These ‘displaced workers’ or ‘inpatriates’ are generally foreign employees who are brought to work in their company’s subsidiary in Spain. 

If you qualify for the Beckham Law, it means that you can pay tax in Spain as if you were a non-resident for a total of six years, even though you live here.

Essentially, you will pay a flat fee of 24 percent up to €600,000.

READ ALSO – Beckham Law: What foreigners need to know about Spain’s special tax regime

How to apply for Beckham’s Law

If you qualify for Beckham’s Law, it will not automatically be applied to you, you will need to apply for it. In order to do this, you need to complete Modelo or Form 149.

It’s essential that you do this within the first six months of living in Spain, if you miss this window, then you will be unable to benefit from the tax regime.

You can complete this form if:

  • You have not been resident in Spain during the five previous years.
  • You moved to Spain to take up work and have an employment contract with an employer in Spain or work remotely for a company outside Spain.
  • You are not self-employed, unless it’s an entrepreneurial activity that is of an innovative nature and is of particular financial interest for Spain. For this, you must have a favourable report issued by the General State Administration.

To complete Modelo 149 you need to fill it out and submit it online. For this, you will need a digital certificate or a Cl@ve pin in order to identify yourself first. 

Section 1

In the first section of the form, you will need to complete the boxes with your personal details such as NIE/NIF, name and phone number.

Section 2 is reserved for the details of any professional who is filling out the form for you, but if you’re doing it yourself, you can ignore this.

Complete your personal details in section 1. Source: Agencia Tributaria
 

Section 3

On this part, you must state your reasons for applying for Beckham’s law.

You must choose one of two answers: Either ‘desplazamiento como consecuencia de un contrato de trabajo’, which is for those who have had to move to Spain because they have been transferred here through their work, or ‘desplazamiento como consecuencia de la adquisición de la condición de administrador de una entidad’. This means that you have had to move to Spain because your company has been acquired by another, which forces you to move here.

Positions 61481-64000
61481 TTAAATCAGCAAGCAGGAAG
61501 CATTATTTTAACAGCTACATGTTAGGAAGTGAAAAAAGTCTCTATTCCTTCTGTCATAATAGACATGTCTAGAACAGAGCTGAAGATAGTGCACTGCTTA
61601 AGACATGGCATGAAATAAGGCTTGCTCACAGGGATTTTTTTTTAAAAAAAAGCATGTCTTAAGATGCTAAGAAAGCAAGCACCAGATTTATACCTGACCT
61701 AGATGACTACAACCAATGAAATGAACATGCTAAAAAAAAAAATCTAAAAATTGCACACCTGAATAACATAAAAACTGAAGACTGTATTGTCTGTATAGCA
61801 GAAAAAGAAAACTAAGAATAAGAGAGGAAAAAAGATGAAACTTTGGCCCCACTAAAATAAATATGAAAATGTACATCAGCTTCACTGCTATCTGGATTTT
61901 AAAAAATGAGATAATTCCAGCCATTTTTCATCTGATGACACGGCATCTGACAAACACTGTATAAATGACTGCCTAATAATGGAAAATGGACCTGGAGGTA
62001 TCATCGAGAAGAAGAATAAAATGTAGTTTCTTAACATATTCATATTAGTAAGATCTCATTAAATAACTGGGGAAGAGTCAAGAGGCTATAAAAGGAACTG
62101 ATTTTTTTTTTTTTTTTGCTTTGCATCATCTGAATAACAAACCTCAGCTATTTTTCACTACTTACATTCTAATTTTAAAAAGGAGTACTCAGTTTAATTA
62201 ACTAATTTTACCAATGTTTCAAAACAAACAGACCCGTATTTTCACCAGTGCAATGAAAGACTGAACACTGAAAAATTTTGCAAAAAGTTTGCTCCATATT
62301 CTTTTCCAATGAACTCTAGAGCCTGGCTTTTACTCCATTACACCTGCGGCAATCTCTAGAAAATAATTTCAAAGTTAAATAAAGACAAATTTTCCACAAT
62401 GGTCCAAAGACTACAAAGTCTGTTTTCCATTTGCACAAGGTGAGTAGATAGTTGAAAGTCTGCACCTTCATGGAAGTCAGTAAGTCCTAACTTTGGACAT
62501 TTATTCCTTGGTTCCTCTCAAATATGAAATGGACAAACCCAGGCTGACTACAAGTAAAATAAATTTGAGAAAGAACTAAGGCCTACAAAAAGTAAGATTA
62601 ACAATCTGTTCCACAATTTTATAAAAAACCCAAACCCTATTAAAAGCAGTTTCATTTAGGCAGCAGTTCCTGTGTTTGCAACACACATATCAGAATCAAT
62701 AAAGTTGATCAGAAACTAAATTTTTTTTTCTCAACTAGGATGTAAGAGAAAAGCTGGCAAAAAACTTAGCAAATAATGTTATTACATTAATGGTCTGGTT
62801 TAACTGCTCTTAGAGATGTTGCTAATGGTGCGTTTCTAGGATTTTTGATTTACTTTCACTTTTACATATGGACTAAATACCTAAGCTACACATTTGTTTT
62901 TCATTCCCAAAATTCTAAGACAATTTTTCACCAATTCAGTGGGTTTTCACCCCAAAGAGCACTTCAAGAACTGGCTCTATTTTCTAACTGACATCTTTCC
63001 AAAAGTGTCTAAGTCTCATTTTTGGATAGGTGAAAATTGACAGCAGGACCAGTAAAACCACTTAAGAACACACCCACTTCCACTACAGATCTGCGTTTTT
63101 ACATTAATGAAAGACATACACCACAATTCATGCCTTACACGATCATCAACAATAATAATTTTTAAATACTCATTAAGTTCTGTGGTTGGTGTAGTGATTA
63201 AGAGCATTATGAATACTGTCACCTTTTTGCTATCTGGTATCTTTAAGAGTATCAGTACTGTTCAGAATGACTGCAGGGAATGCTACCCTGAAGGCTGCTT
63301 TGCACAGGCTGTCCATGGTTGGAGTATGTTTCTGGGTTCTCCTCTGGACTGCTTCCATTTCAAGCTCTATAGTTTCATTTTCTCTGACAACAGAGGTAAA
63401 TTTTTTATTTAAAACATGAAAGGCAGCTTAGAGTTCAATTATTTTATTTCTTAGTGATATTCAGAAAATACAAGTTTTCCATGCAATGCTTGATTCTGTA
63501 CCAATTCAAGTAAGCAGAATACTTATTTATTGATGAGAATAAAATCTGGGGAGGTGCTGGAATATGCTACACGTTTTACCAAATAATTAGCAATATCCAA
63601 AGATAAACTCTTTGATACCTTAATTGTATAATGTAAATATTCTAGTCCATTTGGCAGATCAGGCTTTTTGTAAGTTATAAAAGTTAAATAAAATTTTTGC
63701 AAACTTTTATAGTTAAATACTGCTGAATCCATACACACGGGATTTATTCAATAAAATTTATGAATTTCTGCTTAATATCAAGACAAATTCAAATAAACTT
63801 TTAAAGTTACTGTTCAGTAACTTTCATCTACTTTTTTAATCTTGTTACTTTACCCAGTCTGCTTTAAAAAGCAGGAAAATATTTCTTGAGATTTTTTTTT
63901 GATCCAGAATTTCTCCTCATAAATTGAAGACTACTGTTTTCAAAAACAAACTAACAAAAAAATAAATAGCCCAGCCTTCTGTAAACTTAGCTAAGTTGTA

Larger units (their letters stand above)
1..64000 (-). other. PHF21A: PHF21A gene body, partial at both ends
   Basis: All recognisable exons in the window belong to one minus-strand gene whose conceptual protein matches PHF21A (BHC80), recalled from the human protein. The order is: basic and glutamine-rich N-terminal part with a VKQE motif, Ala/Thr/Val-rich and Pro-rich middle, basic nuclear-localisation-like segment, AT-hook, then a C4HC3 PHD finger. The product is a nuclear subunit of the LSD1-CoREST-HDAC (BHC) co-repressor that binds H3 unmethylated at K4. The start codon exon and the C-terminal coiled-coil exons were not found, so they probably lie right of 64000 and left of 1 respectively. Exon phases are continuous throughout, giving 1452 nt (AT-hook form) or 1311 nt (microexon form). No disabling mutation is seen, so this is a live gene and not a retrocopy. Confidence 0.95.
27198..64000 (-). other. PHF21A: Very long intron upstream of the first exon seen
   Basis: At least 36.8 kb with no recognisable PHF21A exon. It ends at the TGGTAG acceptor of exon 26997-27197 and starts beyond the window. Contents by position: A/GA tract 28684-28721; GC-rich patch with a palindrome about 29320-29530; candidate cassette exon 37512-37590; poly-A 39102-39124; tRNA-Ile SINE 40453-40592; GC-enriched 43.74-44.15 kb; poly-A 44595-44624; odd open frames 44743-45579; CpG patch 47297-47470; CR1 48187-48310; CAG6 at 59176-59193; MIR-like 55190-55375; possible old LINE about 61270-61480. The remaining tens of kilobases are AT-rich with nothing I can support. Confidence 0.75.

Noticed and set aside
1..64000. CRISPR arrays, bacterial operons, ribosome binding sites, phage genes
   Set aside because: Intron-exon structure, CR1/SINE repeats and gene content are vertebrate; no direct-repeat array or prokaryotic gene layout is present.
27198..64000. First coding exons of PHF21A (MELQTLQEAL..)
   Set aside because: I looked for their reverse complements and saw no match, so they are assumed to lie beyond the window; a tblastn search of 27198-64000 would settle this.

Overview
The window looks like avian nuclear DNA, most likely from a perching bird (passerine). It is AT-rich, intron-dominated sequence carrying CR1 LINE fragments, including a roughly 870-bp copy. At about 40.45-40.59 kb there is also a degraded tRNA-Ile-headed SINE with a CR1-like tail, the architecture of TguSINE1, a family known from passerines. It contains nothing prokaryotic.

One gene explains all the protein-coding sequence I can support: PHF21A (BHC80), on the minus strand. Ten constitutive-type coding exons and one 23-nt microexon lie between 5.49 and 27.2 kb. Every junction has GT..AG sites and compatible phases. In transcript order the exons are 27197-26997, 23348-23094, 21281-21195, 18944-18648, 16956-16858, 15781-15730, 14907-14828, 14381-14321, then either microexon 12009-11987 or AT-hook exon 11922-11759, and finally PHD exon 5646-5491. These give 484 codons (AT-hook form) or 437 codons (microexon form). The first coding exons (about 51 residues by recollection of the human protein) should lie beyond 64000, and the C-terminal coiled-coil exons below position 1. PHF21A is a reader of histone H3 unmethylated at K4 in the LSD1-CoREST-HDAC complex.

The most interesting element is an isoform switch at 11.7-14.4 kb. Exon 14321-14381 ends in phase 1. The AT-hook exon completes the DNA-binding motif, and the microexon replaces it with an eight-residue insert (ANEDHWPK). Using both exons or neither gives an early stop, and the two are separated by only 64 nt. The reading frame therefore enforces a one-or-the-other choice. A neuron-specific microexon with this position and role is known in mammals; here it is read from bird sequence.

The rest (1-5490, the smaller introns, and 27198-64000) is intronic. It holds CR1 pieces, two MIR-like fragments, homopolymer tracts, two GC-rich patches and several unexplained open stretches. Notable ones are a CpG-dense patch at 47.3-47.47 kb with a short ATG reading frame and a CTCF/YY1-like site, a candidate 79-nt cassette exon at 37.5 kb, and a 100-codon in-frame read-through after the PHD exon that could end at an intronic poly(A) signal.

Under these sections, you must complete the details that correspond to you and your situation, such as your NIF, the date you entered Spain, when you started paying social security and which country you moved from.  

Fill out your reason for applying for Beckham Law. Source: Agencia Tributaria
 

Sections 4 and 5

If you are applying for Beckham’s Law, you will leave sections 4 and 5 blank. Section 4 is if you want to renounce your special tax regime and section 5 is if you no longer meet the conditions of the law and are forced to give it up. This could be if you’ve changed jobs for example. 

Section 6

The last section is for those who have completed their contract in Spain and are moving back to their home country, so again, you can leave this blank.

Leave the last sections blank if you’re applying for the first time. Source: Agencia Tributaria

Submitting your form

When you are done, click on ‘Validar declaración‘ or ‘Validate declaration’ to check if there are errors. The list of errors and warnings detected will be displayed, allowing you to correct it by clicking on the ‘Go to error’ button next to the description.  

If no errors are detected, you can file the return. You will do this by clicking on ‘Firmar y Enviar‘ or ‘Sign and Send’.

If everything is correct, you will get the response sheet that says ‘Su presentación ha sido realizada con éxito’ or ‘Your submission has been successfully completed’ with a PDF to download a copy of the form.  

Additional documents

Along with your form, you will have to attach a copy of your employment contract with a Spanish company, your Social Security number, a copy of your passport and your foreign identification document such as TIE or EU green residency card.  

Receiving a response

The law states that you should receive a reply to see if you’ve been successful or not within a period of 10 working days, however, in reality, it can take more like one or two months to receive an answer.

Once Beckham’s law has been applied to you, if you keep meeting the requirements, you can benefit from it for up to six years. Each year you must declare your taxes using Modelo or Form 151.